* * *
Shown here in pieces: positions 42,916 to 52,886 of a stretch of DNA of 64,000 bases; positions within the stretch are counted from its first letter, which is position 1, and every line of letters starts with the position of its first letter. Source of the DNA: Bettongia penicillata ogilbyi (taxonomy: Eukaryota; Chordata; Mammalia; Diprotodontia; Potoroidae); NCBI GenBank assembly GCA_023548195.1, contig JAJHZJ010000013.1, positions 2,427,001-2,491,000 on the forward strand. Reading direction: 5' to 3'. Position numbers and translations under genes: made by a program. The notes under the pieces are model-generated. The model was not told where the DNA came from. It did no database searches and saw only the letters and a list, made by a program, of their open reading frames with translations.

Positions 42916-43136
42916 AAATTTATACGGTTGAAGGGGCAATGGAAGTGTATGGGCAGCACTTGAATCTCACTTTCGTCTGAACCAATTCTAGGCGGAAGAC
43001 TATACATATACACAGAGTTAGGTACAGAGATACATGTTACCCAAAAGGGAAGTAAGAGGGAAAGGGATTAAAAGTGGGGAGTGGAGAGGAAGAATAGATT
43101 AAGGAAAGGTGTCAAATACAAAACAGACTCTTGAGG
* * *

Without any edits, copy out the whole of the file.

Shown here in pieces: positions 42,916 to 52,886 of a stretch of DNA of 64,000 bases; positions within the stretch are counted from its first letter, which is position 1, and every line of letters starts with the position of its first letter. Source of the DNA: Bettongia penicillata ogilbyi (taxonomy: Eukaryota; Chordata; Mammalia; Diprotodontia; Potoroidae); NCBI GenBank assembly GCA_023548195.1, contig JAJHZJ010000013.1, positions 2,427,001-2,491,000 on the forward strand. Reading direction: 5' to 3'. Position numbers and translations under genes: made by a program. The notes under the pieces are model-generated. The model was not told where the DNA came from. It did no database searches and saw only the letters and a list, made by a program, of their open reading frames with translations.

Positions 42916-43136
42916 AAATTTATACGGTTGAAGGGGCAATGGAAGTGTATGGGCAGCACTTGAATCTCACTTTCGTCTGAACCAATTCTAGGCGGAAGAC
43001 TATACATATACACAGAGTTAGGTACAGAGATACATGTTACCCAAAAGGGAAGTAAGAGGGAAAGGGATTAAAAGTGGGGAGTGGAGAGGAAGAATAGATT
43101 AAGGAAAGGTGTCAAATACAAAACAGACTCTTGAGG